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Chapter 9

Components for Successful Communications

When referring to computers, communications describes a process in which one computer transfers data, instructions, and information to another computer(s). Communications requires a sending device that initiates the transfer; a communications device (such as a modem) that converts the sent material into signals capable of being carried by a communications channel; a communications channel over which the signals travel; a communications device that receives the signals and converts them into a form understood by the receiving device, which accepts the sent material. (Patterson)

Sending and Receiving Devices

Notebook computers, desktop computers, mid-range servers, and mainframe computers all can serve as sending and receiving devices. Internet appliances and Web-enabled devices also serve as sending and receiving devices. Cellular telephones and pagers are examples of wireless devices that can be Web enabled. (Patterson)

Communications Applications

Voice mail functions similarly to an answering machine but converts an analog voice message into digital form. A fax machine sends and receives documents via telephone lines, and a fax modem sends and receives faxes using a computer. E-mail (electronic mail) is the exchange of text messages and computer files via a communications network. Instant messaging (IM) is a communications service that notifies you when people are online and allows you to exchange messages or files. In a chat room, participants use the computer to converse with each other in real time. Internet telephony, or Voice over IP (VoIP), uses the Internet instead of the telephone to enable you to talk to other people over the Web. Videoconferencing uses video and computer technology to conduct a meeting among participants at geographically separate locations. A Web conference uses the Internet, Web browsers, and Web servers. Groupware is a software application that helps people work together and share information over a network. A global positioning system (GPS) consists of earth-based receivers that analyze satellite signals to determine the receiver's geographic location. (Patterson)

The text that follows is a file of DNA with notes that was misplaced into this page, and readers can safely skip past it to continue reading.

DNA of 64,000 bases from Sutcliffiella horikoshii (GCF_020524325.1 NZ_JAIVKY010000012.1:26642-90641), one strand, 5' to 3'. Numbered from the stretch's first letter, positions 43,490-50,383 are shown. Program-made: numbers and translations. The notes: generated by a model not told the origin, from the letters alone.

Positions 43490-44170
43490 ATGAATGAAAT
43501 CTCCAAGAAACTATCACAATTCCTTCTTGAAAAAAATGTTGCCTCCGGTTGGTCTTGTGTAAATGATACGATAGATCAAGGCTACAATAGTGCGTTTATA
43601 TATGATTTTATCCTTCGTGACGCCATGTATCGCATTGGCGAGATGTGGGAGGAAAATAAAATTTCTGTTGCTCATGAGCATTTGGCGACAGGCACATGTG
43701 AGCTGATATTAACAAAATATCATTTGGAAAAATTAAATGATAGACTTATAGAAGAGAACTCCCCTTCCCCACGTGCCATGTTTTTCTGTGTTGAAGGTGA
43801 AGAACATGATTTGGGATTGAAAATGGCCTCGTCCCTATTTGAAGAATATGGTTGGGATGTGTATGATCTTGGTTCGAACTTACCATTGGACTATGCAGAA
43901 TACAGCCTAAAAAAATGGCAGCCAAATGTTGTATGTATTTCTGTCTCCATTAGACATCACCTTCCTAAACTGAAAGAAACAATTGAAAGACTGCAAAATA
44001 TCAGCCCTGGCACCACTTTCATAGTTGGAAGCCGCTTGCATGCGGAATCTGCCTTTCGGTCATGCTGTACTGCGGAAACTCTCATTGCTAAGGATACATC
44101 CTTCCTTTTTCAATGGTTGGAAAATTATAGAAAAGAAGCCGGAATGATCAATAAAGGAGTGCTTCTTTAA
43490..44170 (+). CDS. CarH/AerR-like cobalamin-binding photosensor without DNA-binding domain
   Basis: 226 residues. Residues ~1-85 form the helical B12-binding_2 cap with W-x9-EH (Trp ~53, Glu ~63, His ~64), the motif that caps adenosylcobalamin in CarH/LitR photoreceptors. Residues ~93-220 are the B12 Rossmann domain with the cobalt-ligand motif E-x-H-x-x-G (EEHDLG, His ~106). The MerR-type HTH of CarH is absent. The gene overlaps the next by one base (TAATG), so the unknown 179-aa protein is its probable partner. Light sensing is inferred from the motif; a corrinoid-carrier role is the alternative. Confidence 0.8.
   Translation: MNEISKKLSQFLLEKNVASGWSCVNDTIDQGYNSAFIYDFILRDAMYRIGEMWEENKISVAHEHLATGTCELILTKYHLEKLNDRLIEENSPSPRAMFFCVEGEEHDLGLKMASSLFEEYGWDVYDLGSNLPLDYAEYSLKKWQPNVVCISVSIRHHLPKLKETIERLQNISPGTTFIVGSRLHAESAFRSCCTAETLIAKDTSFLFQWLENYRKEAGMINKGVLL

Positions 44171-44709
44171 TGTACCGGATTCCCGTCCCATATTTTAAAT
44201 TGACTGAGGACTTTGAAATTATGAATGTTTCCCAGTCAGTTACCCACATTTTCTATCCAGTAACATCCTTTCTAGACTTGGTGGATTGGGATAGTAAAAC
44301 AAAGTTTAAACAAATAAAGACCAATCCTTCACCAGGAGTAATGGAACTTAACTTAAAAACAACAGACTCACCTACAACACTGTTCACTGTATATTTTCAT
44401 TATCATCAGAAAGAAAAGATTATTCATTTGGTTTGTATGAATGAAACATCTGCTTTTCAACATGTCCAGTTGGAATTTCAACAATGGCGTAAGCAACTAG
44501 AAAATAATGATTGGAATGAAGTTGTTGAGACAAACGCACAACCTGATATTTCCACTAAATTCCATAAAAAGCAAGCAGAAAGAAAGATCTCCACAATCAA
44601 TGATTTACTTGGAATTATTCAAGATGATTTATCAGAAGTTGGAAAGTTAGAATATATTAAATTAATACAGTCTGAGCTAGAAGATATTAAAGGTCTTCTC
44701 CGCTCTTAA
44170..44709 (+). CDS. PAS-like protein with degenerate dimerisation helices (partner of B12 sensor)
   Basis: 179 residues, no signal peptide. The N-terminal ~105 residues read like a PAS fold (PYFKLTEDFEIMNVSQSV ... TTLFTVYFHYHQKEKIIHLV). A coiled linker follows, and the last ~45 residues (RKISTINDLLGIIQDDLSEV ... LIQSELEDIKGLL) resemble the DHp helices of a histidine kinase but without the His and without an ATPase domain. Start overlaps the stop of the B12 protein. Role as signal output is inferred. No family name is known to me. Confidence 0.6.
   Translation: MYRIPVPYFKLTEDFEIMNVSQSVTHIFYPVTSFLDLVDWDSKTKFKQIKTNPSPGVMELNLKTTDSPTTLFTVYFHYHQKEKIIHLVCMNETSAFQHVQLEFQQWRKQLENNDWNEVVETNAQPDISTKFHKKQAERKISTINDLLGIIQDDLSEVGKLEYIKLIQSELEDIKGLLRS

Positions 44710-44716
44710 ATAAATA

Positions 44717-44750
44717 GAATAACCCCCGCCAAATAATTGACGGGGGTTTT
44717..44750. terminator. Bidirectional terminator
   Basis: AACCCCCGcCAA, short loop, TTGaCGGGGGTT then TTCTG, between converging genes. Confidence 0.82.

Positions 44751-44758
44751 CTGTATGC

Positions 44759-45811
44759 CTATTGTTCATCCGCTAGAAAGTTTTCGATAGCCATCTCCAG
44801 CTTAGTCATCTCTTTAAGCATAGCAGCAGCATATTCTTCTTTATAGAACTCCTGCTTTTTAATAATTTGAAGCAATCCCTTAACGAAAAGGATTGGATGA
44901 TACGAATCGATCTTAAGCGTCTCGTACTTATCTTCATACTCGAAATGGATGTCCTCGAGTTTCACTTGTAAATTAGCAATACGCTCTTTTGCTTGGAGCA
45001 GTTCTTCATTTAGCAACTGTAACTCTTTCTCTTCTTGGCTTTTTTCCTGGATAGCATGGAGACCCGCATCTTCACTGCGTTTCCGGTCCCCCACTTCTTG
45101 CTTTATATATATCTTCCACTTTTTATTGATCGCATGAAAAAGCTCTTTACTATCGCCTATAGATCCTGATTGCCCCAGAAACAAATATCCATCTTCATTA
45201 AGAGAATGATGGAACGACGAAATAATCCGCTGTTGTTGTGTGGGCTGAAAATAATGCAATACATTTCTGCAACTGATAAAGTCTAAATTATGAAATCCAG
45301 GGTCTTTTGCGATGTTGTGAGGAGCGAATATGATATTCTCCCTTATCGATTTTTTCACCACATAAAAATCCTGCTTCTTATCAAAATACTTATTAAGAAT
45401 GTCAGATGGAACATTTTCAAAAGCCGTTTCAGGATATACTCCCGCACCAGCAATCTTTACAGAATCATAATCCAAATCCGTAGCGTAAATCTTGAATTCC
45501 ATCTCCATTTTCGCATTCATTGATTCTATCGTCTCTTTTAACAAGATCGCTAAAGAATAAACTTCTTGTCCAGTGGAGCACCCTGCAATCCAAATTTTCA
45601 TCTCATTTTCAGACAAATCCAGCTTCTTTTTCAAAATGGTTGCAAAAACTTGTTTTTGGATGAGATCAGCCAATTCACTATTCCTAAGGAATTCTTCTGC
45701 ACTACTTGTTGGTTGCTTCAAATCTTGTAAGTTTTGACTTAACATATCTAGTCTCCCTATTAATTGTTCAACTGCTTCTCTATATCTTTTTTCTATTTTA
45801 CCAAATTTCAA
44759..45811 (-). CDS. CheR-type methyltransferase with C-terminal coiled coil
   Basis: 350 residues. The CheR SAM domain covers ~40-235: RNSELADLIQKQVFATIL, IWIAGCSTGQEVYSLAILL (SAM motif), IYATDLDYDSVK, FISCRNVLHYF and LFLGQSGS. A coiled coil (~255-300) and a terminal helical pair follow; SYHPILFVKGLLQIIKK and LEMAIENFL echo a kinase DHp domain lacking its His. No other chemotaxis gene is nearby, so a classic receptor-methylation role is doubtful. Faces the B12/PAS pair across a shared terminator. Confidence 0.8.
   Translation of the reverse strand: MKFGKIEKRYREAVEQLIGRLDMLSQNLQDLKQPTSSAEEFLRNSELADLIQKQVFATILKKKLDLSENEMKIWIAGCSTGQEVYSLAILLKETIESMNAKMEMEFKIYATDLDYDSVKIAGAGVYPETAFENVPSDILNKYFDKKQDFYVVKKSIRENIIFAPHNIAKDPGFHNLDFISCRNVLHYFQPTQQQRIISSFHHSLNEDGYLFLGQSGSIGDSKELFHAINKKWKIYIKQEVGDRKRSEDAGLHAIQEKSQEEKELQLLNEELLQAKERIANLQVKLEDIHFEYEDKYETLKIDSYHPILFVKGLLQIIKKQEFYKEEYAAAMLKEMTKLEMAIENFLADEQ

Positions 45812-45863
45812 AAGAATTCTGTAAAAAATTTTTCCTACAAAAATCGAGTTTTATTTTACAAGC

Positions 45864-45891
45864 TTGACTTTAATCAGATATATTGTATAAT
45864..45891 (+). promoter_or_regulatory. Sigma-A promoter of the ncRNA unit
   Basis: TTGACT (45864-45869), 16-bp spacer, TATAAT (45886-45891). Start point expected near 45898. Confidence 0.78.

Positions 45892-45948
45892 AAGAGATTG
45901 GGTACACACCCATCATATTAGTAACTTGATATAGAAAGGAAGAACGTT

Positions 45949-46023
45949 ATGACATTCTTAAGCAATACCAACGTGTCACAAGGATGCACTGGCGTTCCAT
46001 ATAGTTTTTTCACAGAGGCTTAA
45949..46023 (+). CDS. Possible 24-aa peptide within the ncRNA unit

Advantages of Using a Network

A network is a collection of computers and devices connected by communications channels that facilitates communications among users and allows users to share resources with other users. Using a network enables people to communicate efficiently and easily, both internally and externally. Each user on a network can share hardware, software, data, and information. Many mobile users connect to a company network server using a secure virtual private network (VPN). (Patterson)

Local Area Network and Wide Area Network

A local area network (LAN) is a network that connects computers and devices in a limited geographical area such as a home, school computer laboratory, office building, or closely positioned group of buildings. Two popular types of LANs are peer-to-peer and client/server.
A wide area network (WAN) covers a large geographical area (such as a city, country, or the world) using a communications channel that combines many types of media such as telephone lines, cables, and air waves. (Patterson)

Communications Technologies